JALALABAD, Afghanistan (AFP) - At least 14 people were killed when a suicide bomber struck the home of a prominent politician in Jalalabad on Sunday, officials said, in the second deadly attack in the eastern Afghan city in less than a week.
The Taleban denied responsibility for the bombing, which also left 13 people wounded on the eve of a new round of four-country negotiations aimed at restarting peace talks with the insurgents.
The carnage came during a "jirga", an assembly of tribal leaders, at the home of politician Obaiduallah Shinwari, who escaped unscathed.
"Fourteen people were killed and 13 others injured when a suicide bomber detonated his explosives in the house of Shinwari," said Najibullah Kamawal, the health director of Nangarhar province, of which Jalalabad is the capital.
Ambulances rushed to the scene, which was littered with pieces of human flesh, sandals and charred debris.
Shinwari is a well-known member of Nangarhar's provincial council and his family is said to be actively involved in local politics.
Afghan President Ashraf Ghani strongly condemned the attack, warning security forces will go after the culprits with "all its strength".
"When terrorists lose the ability to fight face-to-face with our security forces, then they target public places and kill our innocent people," Ghani said in a statement.
"The government will fight those who shed the blood of our innocent people." The bombing is the latest deadly attack in the city since Wednesday, when Islamic State in Iraq and Syria (ISIS) jihadists claimed responsibility for a four-hour gun and bomb siege targeting the Pakistani consulate.
All three attackers and seven security forces were killed in the assault, the first major ISIS attack in an Afghan city and on a Pakistani government installation.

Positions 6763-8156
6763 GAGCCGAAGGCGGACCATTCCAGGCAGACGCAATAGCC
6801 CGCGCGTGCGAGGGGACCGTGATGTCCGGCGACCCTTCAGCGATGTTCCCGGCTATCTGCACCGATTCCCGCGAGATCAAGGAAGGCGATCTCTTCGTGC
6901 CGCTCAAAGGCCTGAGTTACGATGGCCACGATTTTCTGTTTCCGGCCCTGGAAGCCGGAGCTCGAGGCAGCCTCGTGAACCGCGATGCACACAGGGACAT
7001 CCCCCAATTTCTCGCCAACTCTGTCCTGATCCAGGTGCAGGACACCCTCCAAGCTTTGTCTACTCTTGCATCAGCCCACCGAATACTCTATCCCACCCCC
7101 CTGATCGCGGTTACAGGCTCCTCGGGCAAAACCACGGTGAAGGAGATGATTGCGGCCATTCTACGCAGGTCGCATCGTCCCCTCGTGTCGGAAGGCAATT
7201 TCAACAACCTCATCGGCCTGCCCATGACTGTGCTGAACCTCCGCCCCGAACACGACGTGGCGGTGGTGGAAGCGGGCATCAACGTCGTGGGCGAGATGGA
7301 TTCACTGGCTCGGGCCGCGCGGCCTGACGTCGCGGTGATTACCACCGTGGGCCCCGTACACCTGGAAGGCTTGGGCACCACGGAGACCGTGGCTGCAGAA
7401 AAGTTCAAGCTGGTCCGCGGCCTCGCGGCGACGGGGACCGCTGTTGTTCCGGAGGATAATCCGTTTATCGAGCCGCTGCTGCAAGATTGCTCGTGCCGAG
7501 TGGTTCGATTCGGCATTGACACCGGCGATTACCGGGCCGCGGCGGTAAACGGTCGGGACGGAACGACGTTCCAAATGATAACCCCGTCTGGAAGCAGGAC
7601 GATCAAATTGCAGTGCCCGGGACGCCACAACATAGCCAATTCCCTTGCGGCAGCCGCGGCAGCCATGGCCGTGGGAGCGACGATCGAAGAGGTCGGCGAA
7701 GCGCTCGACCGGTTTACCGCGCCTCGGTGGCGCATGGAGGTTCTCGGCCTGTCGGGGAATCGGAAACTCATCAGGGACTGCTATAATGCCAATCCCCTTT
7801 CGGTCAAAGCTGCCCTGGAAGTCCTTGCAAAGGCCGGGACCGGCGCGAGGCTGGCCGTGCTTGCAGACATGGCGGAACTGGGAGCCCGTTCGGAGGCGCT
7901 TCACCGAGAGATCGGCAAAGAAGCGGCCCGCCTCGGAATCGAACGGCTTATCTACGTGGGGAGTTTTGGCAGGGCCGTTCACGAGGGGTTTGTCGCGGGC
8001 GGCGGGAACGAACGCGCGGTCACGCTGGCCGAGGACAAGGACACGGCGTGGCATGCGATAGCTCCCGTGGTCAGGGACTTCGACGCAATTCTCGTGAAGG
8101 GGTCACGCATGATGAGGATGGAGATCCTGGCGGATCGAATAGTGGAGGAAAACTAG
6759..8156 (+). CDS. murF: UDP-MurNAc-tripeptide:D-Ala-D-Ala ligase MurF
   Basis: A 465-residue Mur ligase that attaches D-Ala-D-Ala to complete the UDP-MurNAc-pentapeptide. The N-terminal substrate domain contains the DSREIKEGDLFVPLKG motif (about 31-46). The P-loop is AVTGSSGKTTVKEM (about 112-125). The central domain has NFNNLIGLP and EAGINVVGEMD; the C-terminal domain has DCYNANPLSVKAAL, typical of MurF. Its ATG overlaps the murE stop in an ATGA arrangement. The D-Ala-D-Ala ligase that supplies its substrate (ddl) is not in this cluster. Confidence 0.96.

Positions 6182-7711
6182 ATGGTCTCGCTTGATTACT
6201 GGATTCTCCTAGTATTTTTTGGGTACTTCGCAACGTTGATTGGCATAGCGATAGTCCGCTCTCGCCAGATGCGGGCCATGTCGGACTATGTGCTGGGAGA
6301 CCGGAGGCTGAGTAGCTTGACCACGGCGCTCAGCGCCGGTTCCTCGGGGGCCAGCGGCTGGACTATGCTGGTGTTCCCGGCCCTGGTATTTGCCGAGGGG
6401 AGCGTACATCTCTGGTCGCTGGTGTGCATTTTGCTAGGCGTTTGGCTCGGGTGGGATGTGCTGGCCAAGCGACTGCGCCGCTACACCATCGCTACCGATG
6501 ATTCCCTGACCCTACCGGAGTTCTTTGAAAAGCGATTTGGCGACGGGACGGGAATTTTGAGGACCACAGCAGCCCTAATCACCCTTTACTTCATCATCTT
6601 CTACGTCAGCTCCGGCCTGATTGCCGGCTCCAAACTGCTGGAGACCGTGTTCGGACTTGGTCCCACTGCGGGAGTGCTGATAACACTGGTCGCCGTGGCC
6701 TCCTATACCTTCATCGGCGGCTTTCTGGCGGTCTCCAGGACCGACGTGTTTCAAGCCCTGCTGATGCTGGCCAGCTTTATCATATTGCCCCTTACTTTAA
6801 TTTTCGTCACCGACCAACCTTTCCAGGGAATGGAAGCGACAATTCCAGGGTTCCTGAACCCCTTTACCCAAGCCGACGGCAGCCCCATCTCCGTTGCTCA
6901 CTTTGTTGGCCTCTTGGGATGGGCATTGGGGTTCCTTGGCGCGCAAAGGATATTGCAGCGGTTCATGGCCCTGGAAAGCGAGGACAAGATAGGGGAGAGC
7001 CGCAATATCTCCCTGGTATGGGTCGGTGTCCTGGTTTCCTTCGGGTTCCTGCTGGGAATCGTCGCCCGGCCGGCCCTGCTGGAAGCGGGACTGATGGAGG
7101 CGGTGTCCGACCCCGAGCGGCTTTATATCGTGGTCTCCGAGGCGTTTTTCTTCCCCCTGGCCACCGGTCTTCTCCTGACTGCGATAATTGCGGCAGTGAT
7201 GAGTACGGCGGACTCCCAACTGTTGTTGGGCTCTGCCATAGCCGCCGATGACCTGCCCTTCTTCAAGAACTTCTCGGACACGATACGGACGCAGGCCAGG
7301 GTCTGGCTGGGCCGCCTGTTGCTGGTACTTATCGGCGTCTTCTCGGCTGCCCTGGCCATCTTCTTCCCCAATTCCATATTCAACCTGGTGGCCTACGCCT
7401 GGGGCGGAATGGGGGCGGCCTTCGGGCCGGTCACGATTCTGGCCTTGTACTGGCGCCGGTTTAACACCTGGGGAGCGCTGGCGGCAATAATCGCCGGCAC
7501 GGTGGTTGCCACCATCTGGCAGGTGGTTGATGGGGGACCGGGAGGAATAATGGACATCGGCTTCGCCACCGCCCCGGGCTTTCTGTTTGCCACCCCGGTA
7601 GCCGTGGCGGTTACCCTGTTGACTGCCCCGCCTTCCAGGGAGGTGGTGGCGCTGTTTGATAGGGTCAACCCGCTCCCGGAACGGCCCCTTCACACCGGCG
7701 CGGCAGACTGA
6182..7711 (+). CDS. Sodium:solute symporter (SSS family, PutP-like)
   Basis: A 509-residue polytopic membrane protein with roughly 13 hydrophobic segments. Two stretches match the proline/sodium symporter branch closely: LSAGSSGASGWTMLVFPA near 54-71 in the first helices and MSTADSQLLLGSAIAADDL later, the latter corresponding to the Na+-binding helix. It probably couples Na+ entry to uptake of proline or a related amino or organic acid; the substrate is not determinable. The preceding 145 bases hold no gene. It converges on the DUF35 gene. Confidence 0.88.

The group, which controls territory across Syria and Iraq, is making gradual inroads in Afghanistan, challenging the Taleban on their own turf.
The jihadists have managed to attract disaffected Taleban fighters increasingly lured by the group's signature brutality.
In a sign of their growing reach in Afghanistan, the group has taken to the airwaves with a 90-minute Pashto-language radio show called "Voice of the Caliphate".
The government has said it is trying to block the broadcast, which is beamed from an undisclosed location and aimed at winning new recruits.
The uptick in violence comes amid renewed international efforts to revive peace talks with the Taleban, locked in a tussle for supremacy with ISIS in Afghanistan.
Last week, representatives of Afghanistan, Pakistan, the United States and China met in a bid to revive stalled Taleban peace talks, even as the insurgents wage a brazen winter campaign of violence.
The so-called "roadmap" talks were meant to lay the groundwork for direct dialogue between the Afghan government and the Islamists to end the 14-year Taleban insurgency.
The four-country group is set to hold the next round of discussions on Monday in Kabul.